Cannot resolve external resource into attachment.'A goodly occupation, by Saint Anne!' (Merry Report)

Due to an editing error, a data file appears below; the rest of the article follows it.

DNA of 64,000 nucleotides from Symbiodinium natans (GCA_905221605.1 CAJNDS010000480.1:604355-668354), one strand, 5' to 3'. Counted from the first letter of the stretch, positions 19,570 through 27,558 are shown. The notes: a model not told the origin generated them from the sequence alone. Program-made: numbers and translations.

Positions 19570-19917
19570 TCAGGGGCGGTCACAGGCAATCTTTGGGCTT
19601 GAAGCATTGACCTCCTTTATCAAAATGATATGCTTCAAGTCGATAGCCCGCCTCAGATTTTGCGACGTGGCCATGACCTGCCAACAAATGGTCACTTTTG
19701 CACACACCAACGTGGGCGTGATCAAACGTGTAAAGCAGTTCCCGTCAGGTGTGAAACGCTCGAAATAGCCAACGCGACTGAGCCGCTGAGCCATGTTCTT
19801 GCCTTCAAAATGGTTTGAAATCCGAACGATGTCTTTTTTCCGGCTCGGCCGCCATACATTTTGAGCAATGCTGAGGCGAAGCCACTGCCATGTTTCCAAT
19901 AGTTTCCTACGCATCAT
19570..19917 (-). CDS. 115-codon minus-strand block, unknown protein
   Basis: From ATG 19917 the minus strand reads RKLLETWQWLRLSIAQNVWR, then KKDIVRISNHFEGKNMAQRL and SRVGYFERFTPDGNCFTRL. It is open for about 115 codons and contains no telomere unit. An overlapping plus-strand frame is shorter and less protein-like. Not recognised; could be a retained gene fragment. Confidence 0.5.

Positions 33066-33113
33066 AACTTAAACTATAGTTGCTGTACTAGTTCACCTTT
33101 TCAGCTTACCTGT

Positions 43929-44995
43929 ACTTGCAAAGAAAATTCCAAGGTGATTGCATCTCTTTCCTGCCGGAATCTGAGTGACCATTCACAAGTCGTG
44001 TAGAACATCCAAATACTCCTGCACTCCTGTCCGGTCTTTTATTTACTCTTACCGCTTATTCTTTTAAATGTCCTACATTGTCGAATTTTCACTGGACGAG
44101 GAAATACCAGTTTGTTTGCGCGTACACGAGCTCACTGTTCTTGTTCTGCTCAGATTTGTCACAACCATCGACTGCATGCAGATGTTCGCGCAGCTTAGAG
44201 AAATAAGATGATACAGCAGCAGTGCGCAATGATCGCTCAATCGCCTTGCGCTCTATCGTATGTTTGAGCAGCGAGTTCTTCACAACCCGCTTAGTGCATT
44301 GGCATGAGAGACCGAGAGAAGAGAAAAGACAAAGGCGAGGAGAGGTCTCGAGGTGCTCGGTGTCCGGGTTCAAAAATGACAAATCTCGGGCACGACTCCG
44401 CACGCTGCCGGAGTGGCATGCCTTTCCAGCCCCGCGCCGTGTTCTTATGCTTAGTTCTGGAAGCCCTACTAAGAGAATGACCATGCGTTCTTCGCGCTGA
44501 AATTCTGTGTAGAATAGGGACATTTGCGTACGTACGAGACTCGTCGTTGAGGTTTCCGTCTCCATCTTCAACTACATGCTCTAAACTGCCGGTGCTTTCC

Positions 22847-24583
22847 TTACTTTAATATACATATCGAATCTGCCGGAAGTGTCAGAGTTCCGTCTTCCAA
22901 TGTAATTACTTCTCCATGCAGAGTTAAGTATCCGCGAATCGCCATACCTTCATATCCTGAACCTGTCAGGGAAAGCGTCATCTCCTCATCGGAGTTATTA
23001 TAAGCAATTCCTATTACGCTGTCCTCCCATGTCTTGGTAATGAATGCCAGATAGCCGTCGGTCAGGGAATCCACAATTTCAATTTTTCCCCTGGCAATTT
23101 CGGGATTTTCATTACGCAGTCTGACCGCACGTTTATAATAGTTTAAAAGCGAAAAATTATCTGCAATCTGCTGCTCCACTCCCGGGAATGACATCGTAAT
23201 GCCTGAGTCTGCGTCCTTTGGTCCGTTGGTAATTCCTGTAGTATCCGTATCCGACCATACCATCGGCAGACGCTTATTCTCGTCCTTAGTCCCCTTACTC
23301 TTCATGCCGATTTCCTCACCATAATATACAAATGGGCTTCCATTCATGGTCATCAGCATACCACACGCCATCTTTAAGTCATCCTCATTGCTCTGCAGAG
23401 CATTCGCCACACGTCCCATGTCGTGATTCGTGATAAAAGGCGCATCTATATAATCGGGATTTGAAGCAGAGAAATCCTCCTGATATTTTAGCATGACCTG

In the portrayal of the Gentleman, the audience are treated to a range of discourses and behaviours associated with the Tudor nobility. The Gentleman sues for weather apt for his hunting - a recreational pastime with which Henry himself was closely associated - and yet Merry Report's response to the Gentleman's assertions of superiority as his "head" initiate a verbal and physical onslaught by the Vice aimed at demeaning his claims to high status. Merry Report's critique of the aristocracy relates to similar instances of lower-class radicalism in the drama, such as those found in Rastell's "Gentleness and Nobility". While the system of primogeniture from which the Gentleman derives his status is not questioned in the same way as it is in Rastell's interlude, the Gentleman's desire for weather conducive to pleasurable pursuits, rather than anything more directly needful for the commonwealth over which he presides, is interesting, given the majority of the other (lower class) characters' petitions for weather helpful to their occupations. The Gentleman's request puts recreation and leisure at the heart of the aristoratic life, and yet there is no sense of how his social position actually aids the increase of the common wealth that he evokes.